Gen Ortho- Fractures

taylormaloney's version from 2016-12-05 03:46

Section 1

Question Answer
Define FractureA break in the continuity of a bone.
Define Closed vs Open FracturesClosed- the skin surrounding break is intact. Open/Compound- Bone fragments have pierced skin or body cavities.
Define Complete vs Incomplete FracturesComplete- bone is broken in two or more pieces. Incomplete- bone is bent or cracked but with periosteum intact.
What are the six types of complete fractures?Transverse, Oblique, Spiral, Comminuted, Avulsion, Osteochondral.
Would an oblique or spiral fracture heal quicker than a transverse fracture? Which is easier to put back into place?Oblique/Spiral are quicker to heal, but harder to keep together. Transverse- longer to heal, easier to keep together.
What type of fracture is most commonly unstable?Comminuted, due to 2 or more fragments broken off of the bones.
What is an avulsion fracture?A break caused by a ligament pulling away it's attachment from the rest of the bone.
What is an osteochondral fracture, and what type of injuries are likely to cause it?Fragments of articular cartilage sheared away from a joint surface. Dislocations/Sprains.
What are the four major types of incomplete fractures?Compression, Greenstick, Perforation, and Stress.

Section 2

Question Answer
What is a Colle's Fracture?A transverse fracture of the radius just proximal to wrist.
What demographic is this fracture most likely to be seen in?#1 common fracture of elderly.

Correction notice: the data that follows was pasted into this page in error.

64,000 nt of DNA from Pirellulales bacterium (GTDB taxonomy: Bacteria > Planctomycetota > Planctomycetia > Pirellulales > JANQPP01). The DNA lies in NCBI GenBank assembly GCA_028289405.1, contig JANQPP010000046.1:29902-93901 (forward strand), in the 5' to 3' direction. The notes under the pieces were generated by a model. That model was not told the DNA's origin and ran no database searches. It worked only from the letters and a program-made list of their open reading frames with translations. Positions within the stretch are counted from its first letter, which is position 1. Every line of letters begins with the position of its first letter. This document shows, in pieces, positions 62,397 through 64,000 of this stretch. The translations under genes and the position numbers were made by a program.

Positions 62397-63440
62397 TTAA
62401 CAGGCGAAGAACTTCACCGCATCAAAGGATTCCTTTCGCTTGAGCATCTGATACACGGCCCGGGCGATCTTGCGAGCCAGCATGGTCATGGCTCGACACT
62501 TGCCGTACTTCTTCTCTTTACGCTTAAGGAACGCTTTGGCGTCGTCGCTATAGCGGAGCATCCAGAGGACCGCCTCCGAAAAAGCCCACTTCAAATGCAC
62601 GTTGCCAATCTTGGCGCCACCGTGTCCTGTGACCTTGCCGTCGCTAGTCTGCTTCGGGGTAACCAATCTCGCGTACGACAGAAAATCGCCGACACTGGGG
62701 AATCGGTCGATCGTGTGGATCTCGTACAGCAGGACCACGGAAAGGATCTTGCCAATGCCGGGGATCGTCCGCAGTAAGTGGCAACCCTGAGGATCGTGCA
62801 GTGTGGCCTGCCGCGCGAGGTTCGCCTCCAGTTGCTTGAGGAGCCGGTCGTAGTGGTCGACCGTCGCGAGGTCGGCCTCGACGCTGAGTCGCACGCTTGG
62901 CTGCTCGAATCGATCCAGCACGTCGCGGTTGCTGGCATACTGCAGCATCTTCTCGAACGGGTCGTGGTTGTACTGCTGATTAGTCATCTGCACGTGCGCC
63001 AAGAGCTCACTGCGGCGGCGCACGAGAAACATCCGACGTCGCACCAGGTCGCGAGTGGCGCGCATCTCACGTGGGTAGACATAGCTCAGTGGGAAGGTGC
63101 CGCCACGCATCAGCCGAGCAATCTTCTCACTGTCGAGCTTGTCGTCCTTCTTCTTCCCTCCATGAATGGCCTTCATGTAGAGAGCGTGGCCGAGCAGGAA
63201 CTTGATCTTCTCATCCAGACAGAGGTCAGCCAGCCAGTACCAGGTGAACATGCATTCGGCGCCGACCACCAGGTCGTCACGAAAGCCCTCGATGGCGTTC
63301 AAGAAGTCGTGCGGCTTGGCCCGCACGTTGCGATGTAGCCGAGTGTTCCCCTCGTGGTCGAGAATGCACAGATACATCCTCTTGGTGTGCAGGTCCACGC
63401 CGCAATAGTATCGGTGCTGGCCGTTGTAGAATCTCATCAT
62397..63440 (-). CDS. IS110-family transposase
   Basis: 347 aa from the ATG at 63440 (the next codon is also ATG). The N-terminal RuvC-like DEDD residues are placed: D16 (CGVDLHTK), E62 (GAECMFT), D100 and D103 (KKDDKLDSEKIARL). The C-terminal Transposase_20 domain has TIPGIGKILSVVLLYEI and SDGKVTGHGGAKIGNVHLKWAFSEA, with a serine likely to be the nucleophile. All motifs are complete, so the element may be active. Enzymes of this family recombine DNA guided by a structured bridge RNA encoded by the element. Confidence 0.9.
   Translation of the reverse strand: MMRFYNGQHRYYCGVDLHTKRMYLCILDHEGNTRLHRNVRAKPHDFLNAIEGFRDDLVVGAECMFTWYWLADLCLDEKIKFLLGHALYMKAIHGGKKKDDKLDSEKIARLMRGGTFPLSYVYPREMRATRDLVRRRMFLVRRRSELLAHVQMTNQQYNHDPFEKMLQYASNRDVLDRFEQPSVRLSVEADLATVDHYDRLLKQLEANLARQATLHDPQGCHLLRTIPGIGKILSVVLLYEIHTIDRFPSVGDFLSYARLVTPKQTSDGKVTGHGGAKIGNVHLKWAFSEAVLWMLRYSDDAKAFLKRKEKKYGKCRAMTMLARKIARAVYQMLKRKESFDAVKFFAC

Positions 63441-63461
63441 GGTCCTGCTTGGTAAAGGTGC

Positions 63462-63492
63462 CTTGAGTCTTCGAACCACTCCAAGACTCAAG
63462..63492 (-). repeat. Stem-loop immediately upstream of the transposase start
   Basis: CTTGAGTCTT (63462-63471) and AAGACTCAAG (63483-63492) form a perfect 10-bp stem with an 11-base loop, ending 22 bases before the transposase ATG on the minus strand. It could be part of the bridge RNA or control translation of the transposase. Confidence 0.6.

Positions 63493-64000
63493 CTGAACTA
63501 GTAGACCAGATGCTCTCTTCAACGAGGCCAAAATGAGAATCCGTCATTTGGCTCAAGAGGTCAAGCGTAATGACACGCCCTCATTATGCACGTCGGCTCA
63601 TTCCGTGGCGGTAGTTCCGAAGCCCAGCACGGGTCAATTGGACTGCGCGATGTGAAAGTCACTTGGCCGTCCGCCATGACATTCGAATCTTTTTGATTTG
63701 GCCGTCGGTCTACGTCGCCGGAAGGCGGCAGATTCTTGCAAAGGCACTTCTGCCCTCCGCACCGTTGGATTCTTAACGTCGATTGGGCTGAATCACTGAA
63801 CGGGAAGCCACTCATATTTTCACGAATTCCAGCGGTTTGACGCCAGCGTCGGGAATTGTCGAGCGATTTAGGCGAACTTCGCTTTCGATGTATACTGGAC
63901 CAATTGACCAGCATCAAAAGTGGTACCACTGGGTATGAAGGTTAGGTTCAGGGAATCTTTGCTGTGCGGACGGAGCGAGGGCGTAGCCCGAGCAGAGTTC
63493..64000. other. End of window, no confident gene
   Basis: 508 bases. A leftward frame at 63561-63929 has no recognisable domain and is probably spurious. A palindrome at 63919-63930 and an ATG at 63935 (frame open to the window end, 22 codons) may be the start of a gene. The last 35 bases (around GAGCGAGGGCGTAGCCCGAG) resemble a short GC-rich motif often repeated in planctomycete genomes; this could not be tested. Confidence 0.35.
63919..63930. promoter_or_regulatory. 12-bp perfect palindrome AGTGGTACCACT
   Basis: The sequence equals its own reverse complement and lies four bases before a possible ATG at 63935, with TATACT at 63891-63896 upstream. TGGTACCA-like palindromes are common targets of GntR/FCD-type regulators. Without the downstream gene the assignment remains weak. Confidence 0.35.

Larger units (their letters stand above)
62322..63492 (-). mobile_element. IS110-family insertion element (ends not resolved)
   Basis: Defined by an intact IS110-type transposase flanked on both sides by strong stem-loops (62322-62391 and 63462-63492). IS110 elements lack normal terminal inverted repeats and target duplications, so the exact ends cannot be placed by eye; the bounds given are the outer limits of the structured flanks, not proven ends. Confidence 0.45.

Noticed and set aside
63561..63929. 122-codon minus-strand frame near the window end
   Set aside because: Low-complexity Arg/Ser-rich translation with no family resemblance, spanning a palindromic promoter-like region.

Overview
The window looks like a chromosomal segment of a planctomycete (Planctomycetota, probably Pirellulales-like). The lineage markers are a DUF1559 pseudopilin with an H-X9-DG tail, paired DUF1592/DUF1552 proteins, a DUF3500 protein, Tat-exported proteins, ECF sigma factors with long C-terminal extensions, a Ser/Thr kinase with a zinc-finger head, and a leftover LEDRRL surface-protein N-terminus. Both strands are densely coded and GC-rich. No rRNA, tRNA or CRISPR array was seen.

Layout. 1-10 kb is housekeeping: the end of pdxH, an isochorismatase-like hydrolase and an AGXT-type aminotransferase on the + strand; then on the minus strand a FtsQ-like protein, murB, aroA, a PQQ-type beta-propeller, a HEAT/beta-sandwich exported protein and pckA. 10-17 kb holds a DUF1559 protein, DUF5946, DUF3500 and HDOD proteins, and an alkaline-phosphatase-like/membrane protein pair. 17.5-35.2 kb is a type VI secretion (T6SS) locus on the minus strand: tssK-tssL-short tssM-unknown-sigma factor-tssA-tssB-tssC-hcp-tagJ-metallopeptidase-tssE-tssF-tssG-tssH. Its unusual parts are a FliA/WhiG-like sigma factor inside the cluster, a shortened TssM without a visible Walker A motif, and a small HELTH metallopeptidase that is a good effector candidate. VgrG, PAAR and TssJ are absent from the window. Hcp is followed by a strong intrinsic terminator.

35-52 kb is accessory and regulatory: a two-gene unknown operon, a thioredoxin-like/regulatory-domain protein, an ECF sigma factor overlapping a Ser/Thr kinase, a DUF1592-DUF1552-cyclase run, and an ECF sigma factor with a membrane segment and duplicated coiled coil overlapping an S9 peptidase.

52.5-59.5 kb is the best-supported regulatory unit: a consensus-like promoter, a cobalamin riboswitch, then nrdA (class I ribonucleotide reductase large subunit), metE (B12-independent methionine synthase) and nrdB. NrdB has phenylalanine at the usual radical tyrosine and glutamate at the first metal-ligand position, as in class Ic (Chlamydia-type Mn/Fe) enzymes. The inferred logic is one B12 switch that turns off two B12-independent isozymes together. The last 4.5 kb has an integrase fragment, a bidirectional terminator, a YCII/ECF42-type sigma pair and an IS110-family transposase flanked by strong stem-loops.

How would this fracture occur?Usually caused by FOOSH.
What type of deformity is associated with this fracture? 'Dinner Fork' deformity.
What is a Galeazzi Fracture?A fracture of the radial shaft combined with the dislocation of inf radioulnar joint.
How would this fracture occur?Usually a FOOSH with a rotational component.
What neurological consequences could occur from this type of fracture?Ulnar nerve lesion.
What is a Pott's Ankle Fracture?A break of the distal fibula close to the lateral malleoli.
Is the Pott's Fracture specific to the L malleoli?No, could affect medial, lateral or both.
What other damage could accompany this fracture?Possible rupture of the deltoid ligament and/or avulsion of medial malleoli.
What is a Dupuytren's Fracture?A combination of a fibular fracture higher up, avulsion of the medial malleolus, and superior displacement of the talus between the tibia and fibula.
How is this type of fracture likely to occur?Eversion of the ankle with some external rotation.
What type of mechanisms may be used to aid in the reduction and stabilization?Metal screws or wires.

Section 3

Question Answer
What are the most common sites of stress fractures?Tibia, metatarsals, navicular, femur, and pelvis.
The head and neck of humerus are most likely to suffer what type of fractures?Complete fractures.
What are the causes of fractures?Trauma or sudden force causing more stress than the bone can absorb.
What is the difference between a Direct/Indirect Force- what type of fractures would be most likely caused by each?Direct- object striking bone causing breakage at point of impact. (Transverse, comminuted.) Indirect- Bone breaks at a distance from source of impact. (Spiral, stess.)
What other pathologies could increase the risk of fractures?Osteoporosis, tumours, local infections, or bone cysts.

Section 4

Question Answer
What takes place during the first stage of fracture healing?Hematoma formation around ends of fracture within 72 hrs. Mesh of fibrin forms. Ends of bone die several millimeters from site of break.
What takes place during the second stage of fracture healing?Inflammatory reaction and proliferation of osteoblasts at periosteum. Formation of fibrocartilaginous bridge between ends.